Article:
Chengdu – capital of Sichuan province in south west China, home of the giant pandas, and the city closest to the 2008 earthquake which killed nearly 70,000 and saw harrowing scenes of school buildings collapsed on children.

Chengdu was our destination on Sunday 5 January, the latest stop on our nine-day visit to China. MS International Federation’s head of capacity building Zoe Burr and I were there to meet organisations and people who can help us achieve the MS International Federation ‘s goal to set up a local organisation to support people with MS in this expansive country.

China is home to an estimated 21,000 people with MS, though the true number is likely to be much higher. For example, if we apply the rates of MS in Taiwan to the total Chinese population, the estimated number is closer to 40,000. There is also an unknown number of people living with Neuromyelitis Optica (NMO), a neurological condition that can be confused with MS.


Zoe and I were due in Shanghai the next day, so after checking into our hotel we headed to our first meeting – lunch!

We were joined by three people with MS and NMO. The first, a 28-year-old mum, had travelled for over ten hours by train and bus to join us, the first foreigners she had met.

We were also joined by a young man, blinded by his condition but far from incapacitated – with MS International Federation funding, he has edited and produced two magazines for people with MS in China. He told us excitedly that he recently had an article on Nelson Mandela accepted by a Hong Kong newspaper.

Last but not least, a 32-year-old pediatric nurse with MS ordered our food as we settled into conversation with the help of our China consultant and translator Daniel.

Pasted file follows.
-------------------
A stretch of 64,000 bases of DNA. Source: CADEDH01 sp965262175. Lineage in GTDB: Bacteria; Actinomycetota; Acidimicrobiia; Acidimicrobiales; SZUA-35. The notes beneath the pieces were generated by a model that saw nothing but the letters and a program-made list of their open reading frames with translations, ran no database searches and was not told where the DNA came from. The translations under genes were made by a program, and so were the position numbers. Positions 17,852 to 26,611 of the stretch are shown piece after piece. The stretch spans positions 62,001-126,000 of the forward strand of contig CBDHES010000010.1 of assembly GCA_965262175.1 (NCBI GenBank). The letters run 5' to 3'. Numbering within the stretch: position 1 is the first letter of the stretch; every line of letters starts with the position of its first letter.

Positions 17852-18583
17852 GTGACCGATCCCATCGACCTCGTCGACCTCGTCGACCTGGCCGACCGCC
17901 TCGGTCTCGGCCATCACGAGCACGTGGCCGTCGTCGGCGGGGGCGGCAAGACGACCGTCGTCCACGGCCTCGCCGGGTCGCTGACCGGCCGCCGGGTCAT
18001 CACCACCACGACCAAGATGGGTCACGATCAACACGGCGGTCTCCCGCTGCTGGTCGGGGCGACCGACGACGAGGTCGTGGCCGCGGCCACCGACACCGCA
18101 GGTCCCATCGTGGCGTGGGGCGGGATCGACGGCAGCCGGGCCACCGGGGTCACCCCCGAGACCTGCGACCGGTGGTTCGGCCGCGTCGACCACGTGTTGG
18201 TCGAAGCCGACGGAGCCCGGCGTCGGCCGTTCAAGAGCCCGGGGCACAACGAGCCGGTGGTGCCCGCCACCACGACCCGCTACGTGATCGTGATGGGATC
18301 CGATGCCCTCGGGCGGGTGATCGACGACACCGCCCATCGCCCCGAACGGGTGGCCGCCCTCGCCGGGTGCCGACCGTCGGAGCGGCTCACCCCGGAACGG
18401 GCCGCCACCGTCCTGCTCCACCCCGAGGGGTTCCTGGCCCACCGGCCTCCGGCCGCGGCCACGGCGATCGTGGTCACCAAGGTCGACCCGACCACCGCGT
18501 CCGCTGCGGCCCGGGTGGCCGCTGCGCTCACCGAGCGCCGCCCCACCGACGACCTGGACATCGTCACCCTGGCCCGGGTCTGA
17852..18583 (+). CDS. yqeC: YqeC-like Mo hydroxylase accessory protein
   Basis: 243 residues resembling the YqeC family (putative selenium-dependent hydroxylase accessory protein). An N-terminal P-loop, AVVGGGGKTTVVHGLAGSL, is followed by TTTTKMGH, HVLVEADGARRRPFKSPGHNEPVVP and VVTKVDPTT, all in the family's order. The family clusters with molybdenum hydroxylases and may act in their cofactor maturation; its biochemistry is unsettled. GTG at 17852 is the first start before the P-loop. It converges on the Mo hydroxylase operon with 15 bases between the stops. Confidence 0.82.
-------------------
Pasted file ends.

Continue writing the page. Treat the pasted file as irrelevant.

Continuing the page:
Though their general health and condition was good compared to most people living with MS in China, our companions spoke of extreme social and financial hardship during diagnosis and relapse as well as the pressure of supporting their parents financially, discrimination at work, and the stress that MS can bring to a marriage.

Their stories revealed a lack of treatment options, psychosocial support and understanding of this condition, shockingly referred to by some in China as ‘the lazy disease’. They all hope for a cure one day but, until then, they simply need a way to make a living, the understanding of other people, and the enjoyment of loving relationships.

As we clashed chopsticks over the bamboo and lotus leaf, I couldn’t help but reflect on how these stories resonated with those I have heard in other parts of the world as part of my work with the MS International Federation.

It was with renewed vigour that I left the restaurant and headed for our next meeting – filled with the certainty that the MS International Federation must continue its work to establish a support organisation for and with these inspirational people, in spite of the challenges of working in a country of this size, and the lack of a voluntary sector tradition.

I may not have had a chance to visit those giant pandas but I think I had a greater experience. Together with people with MS and MS organisations around the world, we stand in solidarity with people with MS in China, just as the giant panda represents peace and friendship.

Find out how we support MS organisations.

Page Tags: